This is a fansite devoted to walking simulators, a personal favorite game genre of mine.

This site uses the term “Walking Simulator” as a loose term for games that are mainly focused on exploration (whether of a large space or a single room), contemplation, usually don’t have any game mechanics (or have very basic mechanics), and tend to be without an explicit success or failure state. This encompasses big- and small-budget games, demos, student work, mods that make games peaceful, games from game jams, story games, adventure games, the lot of them. That being said I’m not trying to include everything on this site, and I know some folks will disagree with my taxonomies, preferences, choices, whatever. This site represents my opinions only. It’s a bunch of games I either like very much, or at least find interesting.

There’s been a reasonable amount of gaming press about walking sims as a (sub-?) genre in the past few years (see here, for one), and seemingly nobody is out there collecting/cataloging these games, so I thought it would be a fun project to do so. Why me? Why not? I’m not an expert by a long shot about the gaming industry, although I’ve played games my whole life and have recently dabbled in developing a few, but I have a lot of love for this kind of work, and it seems like a worthwhile exercise to catalog some of it.

I also firmly believe in the idea of games-as-art, and a lot of interesting work is being done on the edges of the medium, whether by small teams, students, hobbyists, whoever. The term “walking sim” gets used derisively these days (although less now in 2018 than a couple years ago), but I find this kind of game - or experience, whatever you want to call it - really interesting. The term “walking sim” has been duly co-opted as a more neutral definition of the type rather than as an insult, and there are now a few sites taking the phenomenon relatively seriously (I always love Rock Paper Shotgun’s coverage, as well as Kill Screen). And games and interactive software generally are a really fertile ground for new kinds of expression, as well as voices you don’t traditionally hear in the world of more mainstream games.

This is especially true as the barrier to entry to developing video games comes way down - most of the tools are free, there’s a wealth of online information (and even free courses), and tons of art assets for cheap, free, or in the public domain. It’s a great time to get involved in games, because even as the professional video games industry suffers from overwork scandals and razor-thin margins, the tools and resources currently available to the hobbyist are incredible.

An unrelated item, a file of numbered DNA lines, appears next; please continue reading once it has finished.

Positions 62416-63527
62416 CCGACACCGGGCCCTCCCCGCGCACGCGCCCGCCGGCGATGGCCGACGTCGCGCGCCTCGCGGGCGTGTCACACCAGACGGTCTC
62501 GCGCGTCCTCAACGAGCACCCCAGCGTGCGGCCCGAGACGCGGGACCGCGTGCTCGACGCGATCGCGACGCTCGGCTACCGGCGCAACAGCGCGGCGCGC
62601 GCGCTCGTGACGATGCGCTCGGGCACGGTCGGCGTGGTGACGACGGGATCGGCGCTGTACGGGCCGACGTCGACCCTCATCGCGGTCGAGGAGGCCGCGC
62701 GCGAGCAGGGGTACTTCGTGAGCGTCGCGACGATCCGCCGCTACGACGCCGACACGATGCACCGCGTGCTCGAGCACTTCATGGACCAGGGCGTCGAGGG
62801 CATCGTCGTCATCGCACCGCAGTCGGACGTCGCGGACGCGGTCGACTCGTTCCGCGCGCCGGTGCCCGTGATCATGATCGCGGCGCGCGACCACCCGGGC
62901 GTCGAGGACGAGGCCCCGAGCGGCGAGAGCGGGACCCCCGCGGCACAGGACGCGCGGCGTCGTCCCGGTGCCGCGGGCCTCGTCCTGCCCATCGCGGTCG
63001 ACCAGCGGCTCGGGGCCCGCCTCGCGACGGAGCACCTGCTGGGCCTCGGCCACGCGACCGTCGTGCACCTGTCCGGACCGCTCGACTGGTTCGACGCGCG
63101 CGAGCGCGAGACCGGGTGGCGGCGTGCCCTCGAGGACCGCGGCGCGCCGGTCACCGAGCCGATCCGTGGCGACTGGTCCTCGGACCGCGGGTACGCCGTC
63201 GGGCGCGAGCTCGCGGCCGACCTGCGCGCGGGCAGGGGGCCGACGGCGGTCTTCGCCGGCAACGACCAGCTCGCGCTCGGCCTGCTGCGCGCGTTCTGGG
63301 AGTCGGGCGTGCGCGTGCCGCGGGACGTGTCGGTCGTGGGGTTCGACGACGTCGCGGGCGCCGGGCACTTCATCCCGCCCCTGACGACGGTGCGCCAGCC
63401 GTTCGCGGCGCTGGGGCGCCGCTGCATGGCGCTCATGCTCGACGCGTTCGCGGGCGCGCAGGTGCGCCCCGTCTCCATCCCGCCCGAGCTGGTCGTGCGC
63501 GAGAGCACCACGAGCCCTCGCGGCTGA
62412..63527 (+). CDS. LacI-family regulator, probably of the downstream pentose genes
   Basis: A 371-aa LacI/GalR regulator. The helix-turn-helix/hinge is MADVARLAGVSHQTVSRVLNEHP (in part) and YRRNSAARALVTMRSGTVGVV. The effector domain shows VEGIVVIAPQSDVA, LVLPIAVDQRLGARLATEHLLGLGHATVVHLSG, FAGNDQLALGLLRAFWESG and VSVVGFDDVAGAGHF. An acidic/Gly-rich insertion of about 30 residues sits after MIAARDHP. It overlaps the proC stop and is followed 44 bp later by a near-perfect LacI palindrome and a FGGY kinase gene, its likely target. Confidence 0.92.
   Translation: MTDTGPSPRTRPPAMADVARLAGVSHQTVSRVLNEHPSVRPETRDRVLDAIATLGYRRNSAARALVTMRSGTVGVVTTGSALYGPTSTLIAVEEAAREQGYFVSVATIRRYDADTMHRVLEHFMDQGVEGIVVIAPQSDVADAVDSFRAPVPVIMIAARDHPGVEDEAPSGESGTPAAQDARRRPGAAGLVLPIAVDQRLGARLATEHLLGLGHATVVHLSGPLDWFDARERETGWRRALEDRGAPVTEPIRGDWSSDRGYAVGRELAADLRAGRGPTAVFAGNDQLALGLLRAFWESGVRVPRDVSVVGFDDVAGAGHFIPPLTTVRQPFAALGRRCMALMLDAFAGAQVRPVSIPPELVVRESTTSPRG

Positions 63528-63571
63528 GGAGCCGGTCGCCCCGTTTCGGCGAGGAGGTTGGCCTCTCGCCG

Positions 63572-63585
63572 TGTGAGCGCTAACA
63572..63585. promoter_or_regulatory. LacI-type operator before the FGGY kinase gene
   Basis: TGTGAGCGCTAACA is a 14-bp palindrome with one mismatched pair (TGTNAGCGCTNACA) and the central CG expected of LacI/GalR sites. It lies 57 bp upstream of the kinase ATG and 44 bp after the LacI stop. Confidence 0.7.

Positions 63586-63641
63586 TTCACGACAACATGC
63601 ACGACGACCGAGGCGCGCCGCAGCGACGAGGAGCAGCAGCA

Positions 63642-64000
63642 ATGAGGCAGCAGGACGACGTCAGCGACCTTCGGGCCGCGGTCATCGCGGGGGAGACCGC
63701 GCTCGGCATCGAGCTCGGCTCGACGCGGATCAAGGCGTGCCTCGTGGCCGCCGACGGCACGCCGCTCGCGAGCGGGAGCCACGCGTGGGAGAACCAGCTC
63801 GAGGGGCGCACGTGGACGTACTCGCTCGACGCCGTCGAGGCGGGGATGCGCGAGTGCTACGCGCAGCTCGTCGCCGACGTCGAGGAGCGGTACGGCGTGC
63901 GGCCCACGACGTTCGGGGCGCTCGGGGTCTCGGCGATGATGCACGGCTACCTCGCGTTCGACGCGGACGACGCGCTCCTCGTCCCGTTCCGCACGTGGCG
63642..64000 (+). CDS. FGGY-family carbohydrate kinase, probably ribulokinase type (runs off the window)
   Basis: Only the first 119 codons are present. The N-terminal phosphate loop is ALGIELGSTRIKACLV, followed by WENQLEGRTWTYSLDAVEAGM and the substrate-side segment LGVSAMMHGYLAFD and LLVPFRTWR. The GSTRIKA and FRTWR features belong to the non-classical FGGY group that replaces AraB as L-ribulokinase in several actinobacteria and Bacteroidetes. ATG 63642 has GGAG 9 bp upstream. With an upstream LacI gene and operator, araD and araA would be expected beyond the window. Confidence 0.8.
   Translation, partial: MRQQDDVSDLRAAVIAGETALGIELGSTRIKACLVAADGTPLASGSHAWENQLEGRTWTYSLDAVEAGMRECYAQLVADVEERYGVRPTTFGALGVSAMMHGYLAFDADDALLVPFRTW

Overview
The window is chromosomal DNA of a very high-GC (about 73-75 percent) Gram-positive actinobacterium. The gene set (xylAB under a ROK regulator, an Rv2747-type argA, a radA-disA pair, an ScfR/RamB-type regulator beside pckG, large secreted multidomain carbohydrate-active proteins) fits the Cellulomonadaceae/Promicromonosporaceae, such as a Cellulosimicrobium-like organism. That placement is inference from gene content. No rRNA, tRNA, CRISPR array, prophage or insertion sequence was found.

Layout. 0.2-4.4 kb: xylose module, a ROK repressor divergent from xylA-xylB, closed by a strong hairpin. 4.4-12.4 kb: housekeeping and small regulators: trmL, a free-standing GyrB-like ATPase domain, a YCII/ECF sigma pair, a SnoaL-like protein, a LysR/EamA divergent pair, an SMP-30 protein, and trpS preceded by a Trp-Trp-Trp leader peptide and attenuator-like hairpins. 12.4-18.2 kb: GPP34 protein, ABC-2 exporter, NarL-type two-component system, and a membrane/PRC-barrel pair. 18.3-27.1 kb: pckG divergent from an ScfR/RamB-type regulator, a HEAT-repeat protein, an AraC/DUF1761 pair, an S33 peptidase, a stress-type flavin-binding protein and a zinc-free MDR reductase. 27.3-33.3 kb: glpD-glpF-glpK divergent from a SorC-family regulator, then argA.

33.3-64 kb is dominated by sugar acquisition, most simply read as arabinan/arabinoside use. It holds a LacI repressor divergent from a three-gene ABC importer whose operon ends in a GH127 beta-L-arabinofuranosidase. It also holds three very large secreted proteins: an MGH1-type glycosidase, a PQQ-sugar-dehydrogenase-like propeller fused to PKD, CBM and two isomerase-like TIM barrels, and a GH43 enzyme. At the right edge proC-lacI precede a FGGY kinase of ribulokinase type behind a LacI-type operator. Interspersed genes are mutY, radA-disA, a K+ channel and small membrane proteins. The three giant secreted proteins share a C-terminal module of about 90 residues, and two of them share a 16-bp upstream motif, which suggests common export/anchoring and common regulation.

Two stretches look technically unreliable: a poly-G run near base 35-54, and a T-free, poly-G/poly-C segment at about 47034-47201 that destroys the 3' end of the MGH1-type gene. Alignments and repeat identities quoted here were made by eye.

About the Games

Most if not all of the games here are released on PC (and Mac/Linux, in a lot of cases). There are a few console games included, but for the most part this is about small or hobbyist games, which are mostly absent from the big consoles. They range from AAA stuff released by Ubisoft to game demos done in a day or two by students. The vast majority of what I’m listing here is free or inexpensive, so trying stuff out (and even making it!) is easy.

Also, I don’t own the copyright for anything up here - this is a fansite, and I’m highlighting other people’s work that I like. I don’t take credit for any of the games here.

To find great small games, check out Itch, Game Jolt, Glorious Trainwrecks, and Steam (as well as sites like GOG, which specializes in older games).

Making Your Own Games

The tools to make games like this are readily available these days for free or cheap. Check out Unity, Unreal Engine, and Godot, all excellent and full-featured general purpose game engines. Amazon Lumberyard is also available but I haven’t really tried it out yet. There are also much smaller and more specialized engines, like Bitsy, RPG Maker, Game Maker, and tons more.

Art assets are similarly widely available - Unity has its own store, as does Unreal Engine, and both include free and low cost packages. Itch has a listing, and there are plenty more for the finding - OpenGameArt, Reddit’s /r/gameassets, GameDevMarket, and tons of sites with free 3D models and textures. Fonts, sounds, etc. and all also out there.

Contributing etc.

If you would like a game added or removed, please shoot me an email at alec [at] marchfrog {dottt} com. I’m open to suggestions, contributions, etc. and I’d love to hear what you think.

If you’d like your work removed please let me know and I’ll accommodate as soon as I can.

About Me

I’m just some guy, you know? My name is Alec and I love playing games with my kids and writing about it sometimes. I’ve made a couple games myself, which I’m not including in the list (because that feels cheesy), but you can download them here.